Sustainable transport: a cultural or generational shift?

Promoting sustainable transport is a decades old endeavour. Catch public transport, ride your bike, walk to work. silhouetted bikesWe’ve heard it before. Now, studies reveal that a shift away from driving is occurring. But this shift may not be due to the active campaigning for the greening of transport. It may be generational and it may be cultural.

A generational shift

According to National Geographic, young people are driving less than teens did a generation ago and they delaying getting their driver’s licences. The reasons behind this trend are unclear. In the United States, the percentage of 19-year-olds with driver’s licences fell from 87% to 70% between 1983 and 2010. For 17-year-olds, the fall was even more dramatic, from 69% in 1983 to 46% by 2010. Countries such as Canada, South Korea, Germany, and Japan are also seeing similar shifts in the demographics of licenced drivers.

Some researchers suggest that this is because younger people socialise online regularly. Researchers at the University of Michigan’s Transportation Research Institute (UMTRI) have noted that the percentage of young drivers is inversely related to the proportion of internet users. They theorise that ‘virtual contact’ reduces the need to travel for face-to-face interactions. Other researchers suggest that in the current economic climate, with fuel prices and insurance premiums soaring, that young people simply cannot afford to drive.

UMTRI suggests that only 9% of US students interviewed cited the environment as a reason for not getting their licences, whereas 37% simply stated they were too busy to sit the test or undertake the hours required. Whatever the explanation, new attitudes on mobility already are beginning to change transport trends.

Cultural differences

UQ School of Earth and Environmental Sciences researcher Dr Dorina Pojani says that there are also stark cultural differences in attitudes to public transport.

Commuters in Anglo and Nordic countries including the United States, the Netherlands and Australia, and Asian nations such as China and India were interviewed in an attempt to unpick the symbolism associated with public transport uptake.

“On average, professional, educated households in Anglo and Nordic countries are wealthier, so one would expect that they would be more attached to cars and more negative toward public transport,” she said.

“But what we found is that they were actually more indifferent.

“By contrast, professionals in China and India — who haven't experienced car ownership en masse for that long — have already developed very strong and negative attitudes toward public transport.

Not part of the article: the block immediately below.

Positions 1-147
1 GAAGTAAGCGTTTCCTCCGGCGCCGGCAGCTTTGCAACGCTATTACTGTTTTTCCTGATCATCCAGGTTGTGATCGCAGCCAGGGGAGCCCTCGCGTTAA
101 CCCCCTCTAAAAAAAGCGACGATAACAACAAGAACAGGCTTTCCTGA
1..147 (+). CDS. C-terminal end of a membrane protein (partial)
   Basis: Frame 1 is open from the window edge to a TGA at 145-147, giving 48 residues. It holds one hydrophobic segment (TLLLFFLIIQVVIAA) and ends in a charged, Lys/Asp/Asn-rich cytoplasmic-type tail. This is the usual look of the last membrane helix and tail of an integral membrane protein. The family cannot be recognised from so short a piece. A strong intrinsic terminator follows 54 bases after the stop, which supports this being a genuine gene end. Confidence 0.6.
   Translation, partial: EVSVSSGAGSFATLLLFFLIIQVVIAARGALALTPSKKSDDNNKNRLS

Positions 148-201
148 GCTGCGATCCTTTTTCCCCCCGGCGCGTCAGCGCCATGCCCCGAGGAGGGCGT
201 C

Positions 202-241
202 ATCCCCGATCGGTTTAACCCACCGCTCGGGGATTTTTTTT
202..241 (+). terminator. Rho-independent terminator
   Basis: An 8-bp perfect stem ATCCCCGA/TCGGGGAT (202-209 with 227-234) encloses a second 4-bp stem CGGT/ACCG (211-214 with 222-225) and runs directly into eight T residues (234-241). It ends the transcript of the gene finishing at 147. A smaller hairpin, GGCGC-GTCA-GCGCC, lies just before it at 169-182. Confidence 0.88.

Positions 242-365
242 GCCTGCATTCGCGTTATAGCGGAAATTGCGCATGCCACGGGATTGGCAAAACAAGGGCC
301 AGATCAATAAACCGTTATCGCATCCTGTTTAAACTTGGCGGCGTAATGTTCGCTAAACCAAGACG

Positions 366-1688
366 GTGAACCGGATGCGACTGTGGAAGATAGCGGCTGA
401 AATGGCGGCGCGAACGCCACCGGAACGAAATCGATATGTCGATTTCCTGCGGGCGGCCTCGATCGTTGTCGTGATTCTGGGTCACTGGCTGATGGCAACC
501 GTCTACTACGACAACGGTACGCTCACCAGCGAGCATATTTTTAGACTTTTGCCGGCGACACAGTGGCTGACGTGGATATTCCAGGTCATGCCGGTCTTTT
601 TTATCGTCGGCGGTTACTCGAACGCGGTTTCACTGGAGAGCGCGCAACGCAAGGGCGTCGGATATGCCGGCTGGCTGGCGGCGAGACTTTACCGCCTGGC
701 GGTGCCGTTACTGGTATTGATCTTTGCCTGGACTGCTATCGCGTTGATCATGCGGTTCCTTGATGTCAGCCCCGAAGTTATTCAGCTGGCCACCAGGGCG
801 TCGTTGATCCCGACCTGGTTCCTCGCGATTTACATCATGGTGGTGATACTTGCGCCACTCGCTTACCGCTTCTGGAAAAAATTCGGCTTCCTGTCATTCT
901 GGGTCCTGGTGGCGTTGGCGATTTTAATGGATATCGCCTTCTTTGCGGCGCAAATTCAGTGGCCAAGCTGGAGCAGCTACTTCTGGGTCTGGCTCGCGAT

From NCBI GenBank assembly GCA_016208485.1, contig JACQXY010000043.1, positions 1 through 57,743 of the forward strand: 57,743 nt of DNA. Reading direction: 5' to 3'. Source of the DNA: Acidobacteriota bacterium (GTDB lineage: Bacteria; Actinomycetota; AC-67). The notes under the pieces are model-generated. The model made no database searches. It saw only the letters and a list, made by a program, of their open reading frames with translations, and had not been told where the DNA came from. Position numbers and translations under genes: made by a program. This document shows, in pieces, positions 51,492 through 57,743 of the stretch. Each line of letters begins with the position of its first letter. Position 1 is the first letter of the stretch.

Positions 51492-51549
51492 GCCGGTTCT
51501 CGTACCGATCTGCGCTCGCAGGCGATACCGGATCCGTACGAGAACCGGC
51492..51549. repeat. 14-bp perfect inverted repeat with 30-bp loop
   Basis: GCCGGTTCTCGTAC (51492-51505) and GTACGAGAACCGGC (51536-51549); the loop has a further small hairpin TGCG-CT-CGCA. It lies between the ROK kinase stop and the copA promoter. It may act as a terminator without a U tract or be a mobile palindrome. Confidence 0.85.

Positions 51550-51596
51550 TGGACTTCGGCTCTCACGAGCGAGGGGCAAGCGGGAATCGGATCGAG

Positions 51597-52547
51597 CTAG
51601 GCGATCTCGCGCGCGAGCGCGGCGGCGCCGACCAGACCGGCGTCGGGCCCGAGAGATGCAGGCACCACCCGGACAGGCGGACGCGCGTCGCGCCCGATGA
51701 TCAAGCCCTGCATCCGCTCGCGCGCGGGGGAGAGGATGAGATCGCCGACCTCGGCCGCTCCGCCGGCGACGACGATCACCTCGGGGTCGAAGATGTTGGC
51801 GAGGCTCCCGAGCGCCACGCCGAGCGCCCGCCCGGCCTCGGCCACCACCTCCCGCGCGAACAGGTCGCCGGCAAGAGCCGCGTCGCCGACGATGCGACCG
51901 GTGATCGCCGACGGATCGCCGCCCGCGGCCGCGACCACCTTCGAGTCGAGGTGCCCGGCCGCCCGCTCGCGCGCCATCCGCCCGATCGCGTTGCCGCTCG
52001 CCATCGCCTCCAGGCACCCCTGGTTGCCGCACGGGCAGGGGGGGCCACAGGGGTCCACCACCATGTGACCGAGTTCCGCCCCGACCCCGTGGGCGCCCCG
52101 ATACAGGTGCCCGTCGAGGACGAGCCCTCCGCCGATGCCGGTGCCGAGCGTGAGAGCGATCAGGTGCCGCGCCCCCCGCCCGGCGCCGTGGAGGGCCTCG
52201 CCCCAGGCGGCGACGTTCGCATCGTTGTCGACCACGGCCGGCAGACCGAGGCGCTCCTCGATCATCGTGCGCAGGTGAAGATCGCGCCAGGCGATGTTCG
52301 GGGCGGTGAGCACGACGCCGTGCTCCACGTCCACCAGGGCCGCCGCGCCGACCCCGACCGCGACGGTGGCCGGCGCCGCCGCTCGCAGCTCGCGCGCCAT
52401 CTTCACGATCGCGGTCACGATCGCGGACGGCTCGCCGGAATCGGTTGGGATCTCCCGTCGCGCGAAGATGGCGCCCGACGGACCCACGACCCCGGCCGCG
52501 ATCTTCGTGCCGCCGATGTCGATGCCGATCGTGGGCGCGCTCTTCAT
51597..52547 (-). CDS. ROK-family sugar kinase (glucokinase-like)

Dr Pojani believes that biases toward public transport run deep, and may help foster, or hinder, support for public transport.

“For nearly all of the history of public transit, this field has been dominated by engineers who think they can improve public transport uptake by building more infrastructure or making it run faster.

“But, in reality, this isn’t the full picture. Transport modes like buses, cars and bikes all have strong symbolic significance attached to them and that using or shunning a particular mode is a way to express our social status and identity.

“Even if we aren't conscious of it, we may make the decision to ride a bus, not based on how much it costs or whether or takes us where we want to go, but based on how we want to be seen by others.

“In some countries, you may be afraid of appearing to be poor, or simply don’t want to associate with those who typically ride the bus.”

The research suggests that changing these attitudes is critical to develop well-used, sustainable public transport systems across the globe.

If you have to drive, drive green 

However, if you are on of those who can’t give up your car, according to the group, Switch your thinking, there are number of ways you can employ ‘green driving techniques’:

  • Regularly check your tyre pressure. Under-inflated tyres can increase fuel consumption by 3% and take 10,000 kilometres off the tyre’s life.
  • Service your car regularly. A well-tuned car can use 15% less fuel.
  • Slow down. Driving at 90 kilometres per hour uses 25% less fuel than travelling at 110 kilometres per hour.
  • Don’t idle. If you are stopping for more than ten seconds, turn your car off.
  • Drive smoothly. Stopping and starting uses more fuel.
  • Open your window rather than using your air conditioner when travelling at under 70 kilometres per hour. Air conditioning can increase fuel consumption by 10%. At speeds above this, the drag caused by having your window down will use more fuel than the air conditioning.
  • Screw on your fuel cap firmly to avoid evaporation.
  • Travel light. Don’t use your car to store heavy equipment for long periods of time — an extra 50 kilograms of weight increases fuel consumption by 2%
  • Remove roof racks and anything fixed to the outside of your car when they are not in use to minimise wind resistance.


Jarvis, D. (2019) ‘To bus or not to bus? How culture affects public transport use’, UQ News, 8 May,

Lavelle, M. ( 2013) ‘U.S. Teenagers are driving much less: 4 theories about why’, National Geographic, 18 December,

Lavelle, M. (n.d.) ‘What innovation should shape transportation in the future?’ National Geographic,

Switch your thinking (n.d.) ‘Transport’, Switch your thinking,

University of Michigan (2012), Percentage of teen drivers continues to drop’, Michigan News, 23 July